It’s known that most medical conditions are not addressed until someone dies and it’s identified as the cause. Korey Stringer passed during training camp from heat stroke. Although heat stroke was well known at the time,it took a man dying at practice to get the NFL’s routine changed. Concussions are no different. People have gotten their bells rung since existence,but if there is nothing to suspect injury except for a headache and temporary light sensitivity,it was considered just a run of the mill injury. The recent studies and verification have shown the damage they cause,but for 60 years the lack of concern,knowledge and technology didn’t bring it to light. I hope I’m wrong,but I can’t see the NFL having a room full of papers with the results of concussion studies sitting in New York. Considering that the NFL will give retroactive compensation to guys with higher stages of brain injury is good thing. Not many companies are going to go back and say that the repetitive motion you did in our employ might cause shoulder aches so here’s a bonus.But asking for more money because you didn’t adequately plan for future medical expenses is greedy. I mean the NFL has a pension plan,and a good chunk of guys made millions prior to retiring. I guess they expect more.

  30. raiders4ever says: May 15, 2014 4:17 AM

    wow just all fast quick players will be drafted no more 300 pounders will be needed once they take away tackeling and go to flag knew it was going to get worse when they made the rule tackling a defenseless receiver …even the refs still dont know when to call that..

  31. dfwhawkguy says: May 15, 2014 7:41 AM

    Why would anyone think hurling their body at top end speed, head-first into a gigantic human being could cause long-term head trauma? Hard to connect the dots on that one. Idiots.

  32. jkirby317 says: May 15, 2014 8:02 AM

    The NFL will be forced to make “the TRUTH about concussions” commercials…

  33. qdog112 says: May 15, 2014 8:14 AM

    Uh oh, trouble looms for the non-profit NFL. The settlement will never be totally accepted by any judge worth his/her salt.

    The pennies on the dollar amount, is absurd and amounts to the NFL extorting the older players who are in dire need NOW and would rather accept a penance, than go after a fair and equitable judgment.

    Basically, this reveals a chink in the shield. The NFL makes about $1 billion per month and they wanna spread $700 million over several years. That makes the agreed upon settlement, laughable.

  34. chris6523 says: May 15, 2014 8:25 AM

    Go ahead everyone, bitch about Goodell changing the game to a powder puff league. Much better to have these guys continuously suing the league because they aren’t doing anything about concussions, right?

  35. thegenoatkinsdiet says: May 15, 2014 8:31 AM

    Maybe they could put all the players in padded sumo suits. Sure, it would make stuff like running and catching the ball hard, but hey, everyone would be safe!

  36. sb44champs says: May 15, 2014 8:37 AM

    Saints defense out the league? The same defense where not one actual play on the field can be attributed to any type of bounty and the same defense that had the 2nd fewest opponent injuries in the 3 year so-called bounty program lol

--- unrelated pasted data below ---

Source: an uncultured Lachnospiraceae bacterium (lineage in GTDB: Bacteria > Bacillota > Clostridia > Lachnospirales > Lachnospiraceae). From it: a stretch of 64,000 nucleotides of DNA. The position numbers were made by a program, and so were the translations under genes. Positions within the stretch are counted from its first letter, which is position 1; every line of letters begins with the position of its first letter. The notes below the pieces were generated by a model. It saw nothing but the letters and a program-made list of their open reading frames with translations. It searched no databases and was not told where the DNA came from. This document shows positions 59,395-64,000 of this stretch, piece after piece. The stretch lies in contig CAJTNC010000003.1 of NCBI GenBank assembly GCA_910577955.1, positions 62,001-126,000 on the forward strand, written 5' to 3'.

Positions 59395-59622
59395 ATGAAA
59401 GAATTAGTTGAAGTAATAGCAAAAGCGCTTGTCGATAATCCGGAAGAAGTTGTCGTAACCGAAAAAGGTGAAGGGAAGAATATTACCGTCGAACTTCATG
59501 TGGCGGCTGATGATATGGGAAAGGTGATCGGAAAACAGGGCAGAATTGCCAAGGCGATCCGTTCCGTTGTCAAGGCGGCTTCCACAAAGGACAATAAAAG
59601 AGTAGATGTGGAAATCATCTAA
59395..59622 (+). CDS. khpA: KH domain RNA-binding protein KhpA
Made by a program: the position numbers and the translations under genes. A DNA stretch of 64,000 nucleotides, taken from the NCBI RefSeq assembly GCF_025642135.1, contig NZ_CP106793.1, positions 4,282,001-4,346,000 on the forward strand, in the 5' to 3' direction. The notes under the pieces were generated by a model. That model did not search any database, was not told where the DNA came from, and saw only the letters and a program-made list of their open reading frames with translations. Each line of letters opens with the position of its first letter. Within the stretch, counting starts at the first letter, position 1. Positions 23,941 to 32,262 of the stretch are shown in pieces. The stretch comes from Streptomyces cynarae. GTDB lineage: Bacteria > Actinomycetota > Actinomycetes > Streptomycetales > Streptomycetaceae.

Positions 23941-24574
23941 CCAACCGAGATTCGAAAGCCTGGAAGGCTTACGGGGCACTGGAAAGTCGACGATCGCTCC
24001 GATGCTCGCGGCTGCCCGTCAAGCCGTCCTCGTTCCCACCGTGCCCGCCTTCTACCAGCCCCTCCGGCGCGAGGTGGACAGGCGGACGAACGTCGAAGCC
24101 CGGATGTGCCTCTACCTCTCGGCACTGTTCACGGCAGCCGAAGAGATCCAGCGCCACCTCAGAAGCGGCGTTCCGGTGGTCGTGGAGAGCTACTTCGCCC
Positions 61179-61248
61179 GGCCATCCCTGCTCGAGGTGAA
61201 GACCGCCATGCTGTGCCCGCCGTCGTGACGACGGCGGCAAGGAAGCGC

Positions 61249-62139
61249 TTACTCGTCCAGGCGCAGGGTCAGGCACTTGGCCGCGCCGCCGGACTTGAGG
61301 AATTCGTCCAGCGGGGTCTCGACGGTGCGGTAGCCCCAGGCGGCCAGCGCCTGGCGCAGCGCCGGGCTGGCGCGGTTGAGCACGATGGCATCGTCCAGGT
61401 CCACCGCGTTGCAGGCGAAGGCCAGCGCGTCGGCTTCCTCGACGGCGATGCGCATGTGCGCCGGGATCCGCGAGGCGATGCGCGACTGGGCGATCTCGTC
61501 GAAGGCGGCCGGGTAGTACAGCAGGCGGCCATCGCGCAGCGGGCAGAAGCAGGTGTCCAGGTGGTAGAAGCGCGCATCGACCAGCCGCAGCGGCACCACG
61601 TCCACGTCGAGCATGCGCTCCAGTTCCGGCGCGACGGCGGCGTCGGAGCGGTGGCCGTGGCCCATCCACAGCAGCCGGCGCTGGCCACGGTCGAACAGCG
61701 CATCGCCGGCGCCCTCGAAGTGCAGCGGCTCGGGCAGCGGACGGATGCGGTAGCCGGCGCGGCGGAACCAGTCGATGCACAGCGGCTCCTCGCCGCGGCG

37. thetooloftools says: May 15, 2014 9:39 AM

    take the helmets off and then we’ll see who leads with their heads.

  38. marthisdil says: May 15, 2014 9:48 AM

    Which means that the players have moved closer to a day where they have to prove, beyond a doubt, that they didn’t start their issue back before their time in the NFL.

    Concussion in high school? College? Guess what – the NFL now has grounds to potentially exclude you.

    This will only benefit players who never had a concussion until they started in the NFL. For any others with a history of concussions prior to the NFL, well, they’ll be losing out on any benefit.

  39. nflgiant says: May 15, 2014 10:02 AM

    It is guys like Kam Chanceler, who plays legal hard nosed football,that will bring the league to its knees.

  40. gisellichek says: May 15, 2014 10:10 AM

    This is going to crush the NFL… Given the violent nature of the sport … how can the game continue to be played?…

    Worse case scenario … the league settles out of court for huge money… and then requires players to sign a release of rights if they want to participate or … they try to legislate new contact rules that will destroy the game and the league implodes…

    This is the beginning of the end of the NFL as we know it.

    I propose… Loose the equipment… get out the flag belts… thats where this is heading.

  41. atthemurph says: May 15, 2014 12:33 PM

    Why are the players portrayed as ignorant of the risks of injury? What is their liability if they knew they could get hurt and have their bell rung?

    There is no longer personal responsibility in our country which means we are all victims waiting to sue whomever we can for however much we can get.

    It’s insanity and is one more piece of the destruction of everyone’s freedom.

  42. granadafan says: May 15, 2014 1:59 PM

    No wonder lawyers now run the NFL. Thanks former players and thanks Goodell. All you had to do was to help out the players medically when they asked. You slammed the door in their faces, and now we have major tort lawsuits.